VMware has always been an open-arms sort of IT vendor, working in partnership or as a customer with a large number of companies—even competitors like Oracle or Docker—in efforts to satisfy the needs of customers worldwide. Because its virtualization software touches about everything inside an IT system, the company is pretty much required to play nicely with others.
Even though VMware is now controlled by the Dell EMC conglomerate that also owns the Virtustream enterprise cloud, the Palo Alto, Calif.-based cloud infrastructure and business mobility giant announced May 16 that it will make available its VMware Horizon Cloud on Microsoft Azure.
That’s right: The VMware Cloud will run on the Azure cloud in addition to the Virtustream cloud. Choice for users is always a good thing, never mind that VMware and Microsoft compete in a number of other areas—hypervisors being only one of them.
Aimed to Help Users Move to Windows 10 Virtual Desktops
The integration ostensibly will help users accelerate the move to Windows 10 and brings VMware virtual desktops and applications to the increasing presence of Azure in the enterprise. Azure is now available in 38 regions globally, is being used in 90 percent of the Fortune 500 and averages 120,000 new customers per month, Microsoft said.
“The addition of VMware Horizon Cloud on Microsoft Azure puts VMware in a unique position to offer customers several infrastructure options for virtual desktops and applications with the flexibility to move between different platforms,” VMware Senior Vice-President and General Manager of End-User Computing Sumit Dhawan said. “This is an example of VMware executing against its cross-cloud strategy and bringing innovation to the desktop-as-a-service (DaaS) category it pioneered in 2009.”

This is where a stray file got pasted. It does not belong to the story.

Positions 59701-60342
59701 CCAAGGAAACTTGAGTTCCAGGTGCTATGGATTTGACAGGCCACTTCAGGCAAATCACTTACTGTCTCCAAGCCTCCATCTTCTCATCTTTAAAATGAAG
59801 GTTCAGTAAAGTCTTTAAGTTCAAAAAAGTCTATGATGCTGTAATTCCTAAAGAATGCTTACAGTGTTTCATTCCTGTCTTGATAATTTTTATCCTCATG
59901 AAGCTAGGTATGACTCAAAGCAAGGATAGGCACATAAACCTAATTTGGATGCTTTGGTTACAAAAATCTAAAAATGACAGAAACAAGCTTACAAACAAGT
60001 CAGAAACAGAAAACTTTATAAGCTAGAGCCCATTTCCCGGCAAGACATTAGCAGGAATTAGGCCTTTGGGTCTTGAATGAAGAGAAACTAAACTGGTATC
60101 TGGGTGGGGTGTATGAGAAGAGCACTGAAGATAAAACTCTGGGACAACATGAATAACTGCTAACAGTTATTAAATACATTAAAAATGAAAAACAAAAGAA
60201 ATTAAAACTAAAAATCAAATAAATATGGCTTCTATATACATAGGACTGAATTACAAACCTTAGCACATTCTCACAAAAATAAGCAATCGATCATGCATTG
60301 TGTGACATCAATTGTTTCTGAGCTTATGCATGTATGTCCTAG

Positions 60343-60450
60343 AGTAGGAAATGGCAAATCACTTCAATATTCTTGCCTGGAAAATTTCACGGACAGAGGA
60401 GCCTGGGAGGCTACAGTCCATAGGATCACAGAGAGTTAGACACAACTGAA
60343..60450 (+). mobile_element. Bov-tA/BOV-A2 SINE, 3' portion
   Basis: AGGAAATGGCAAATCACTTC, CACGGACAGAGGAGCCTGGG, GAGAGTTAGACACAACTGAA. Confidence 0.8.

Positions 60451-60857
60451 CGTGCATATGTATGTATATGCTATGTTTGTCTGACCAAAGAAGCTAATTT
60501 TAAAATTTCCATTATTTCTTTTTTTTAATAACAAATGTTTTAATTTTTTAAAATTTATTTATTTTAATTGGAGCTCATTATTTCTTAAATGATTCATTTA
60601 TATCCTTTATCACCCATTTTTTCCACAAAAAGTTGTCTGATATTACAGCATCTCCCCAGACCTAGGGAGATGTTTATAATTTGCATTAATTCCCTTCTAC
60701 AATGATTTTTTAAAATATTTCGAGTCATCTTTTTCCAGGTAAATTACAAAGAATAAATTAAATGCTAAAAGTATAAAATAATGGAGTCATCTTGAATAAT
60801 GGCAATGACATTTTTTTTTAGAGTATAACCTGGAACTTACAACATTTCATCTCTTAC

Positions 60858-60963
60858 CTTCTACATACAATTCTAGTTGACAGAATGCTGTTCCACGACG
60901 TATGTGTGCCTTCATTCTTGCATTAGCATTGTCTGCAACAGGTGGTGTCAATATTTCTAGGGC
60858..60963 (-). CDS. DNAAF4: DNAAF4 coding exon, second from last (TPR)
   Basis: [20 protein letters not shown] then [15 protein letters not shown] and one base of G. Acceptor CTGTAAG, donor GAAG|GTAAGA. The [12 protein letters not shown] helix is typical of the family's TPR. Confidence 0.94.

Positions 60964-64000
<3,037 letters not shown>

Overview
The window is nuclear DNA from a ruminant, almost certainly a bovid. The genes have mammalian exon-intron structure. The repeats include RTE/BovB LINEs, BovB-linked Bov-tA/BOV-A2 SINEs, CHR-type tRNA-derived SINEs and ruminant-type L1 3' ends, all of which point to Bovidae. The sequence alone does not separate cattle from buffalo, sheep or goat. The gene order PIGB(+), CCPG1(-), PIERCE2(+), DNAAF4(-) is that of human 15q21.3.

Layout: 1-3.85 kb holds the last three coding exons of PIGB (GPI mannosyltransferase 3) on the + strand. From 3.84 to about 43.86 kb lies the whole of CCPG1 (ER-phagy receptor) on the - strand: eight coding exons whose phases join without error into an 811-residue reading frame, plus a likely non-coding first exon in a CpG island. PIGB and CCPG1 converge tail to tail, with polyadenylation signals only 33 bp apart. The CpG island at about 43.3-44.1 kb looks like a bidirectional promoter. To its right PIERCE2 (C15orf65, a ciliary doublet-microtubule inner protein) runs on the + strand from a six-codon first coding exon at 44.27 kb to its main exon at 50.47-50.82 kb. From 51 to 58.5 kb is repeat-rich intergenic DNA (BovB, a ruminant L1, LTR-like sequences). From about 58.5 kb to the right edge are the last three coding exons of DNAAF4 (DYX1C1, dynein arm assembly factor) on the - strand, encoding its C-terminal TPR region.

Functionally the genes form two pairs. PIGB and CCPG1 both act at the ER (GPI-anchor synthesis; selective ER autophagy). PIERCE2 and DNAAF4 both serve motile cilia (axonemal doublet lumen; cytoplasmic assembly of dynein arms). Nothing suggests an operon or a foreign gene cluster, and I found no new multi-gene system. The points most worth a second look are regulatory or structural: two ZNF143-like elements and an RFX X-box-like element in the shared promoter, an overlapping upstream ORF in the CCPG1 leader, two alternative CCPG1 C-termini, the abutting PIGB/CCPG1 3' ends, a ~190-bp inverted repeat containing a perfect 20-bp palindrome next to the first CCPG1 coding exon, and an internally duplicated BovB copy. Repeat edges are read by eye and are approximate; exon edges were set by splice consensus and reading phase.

Horizon Cloud uses a single cloud control plane to give users flexibility to select their preferred infrastructure for delivering and managing virtual desktops and applications. Users can choose from several deployment options and can switch options anytime if use cases change, employees move or economics shift, VMware said.
- Fully managed VMware public cloud infrastructure: Designed for organizations looking to outsource management of infrastructure to the cloud for a desktop-as-a-service (DaaS) experience and great for quick scaling and predictable economics.
- Public cloud infrastructure from Microsoft: Users can connect Azure Infrastructure-as-a-Service (IaaS) to Horizon Cloud to deliver and manage Horizon virtual desktops and applications, ideal for organizations with an Azure subscription.
- Build your own on-premises infrastructure with hyperconverged infrastructure (HCI) appliances: This option is for organizations that desire greater control over their virtual desktop infrastructure and ideal for those with tight security or performance requirements.
VMware Horizon Cloud on Microsoft Azure is expected to be available in the second half of 2017.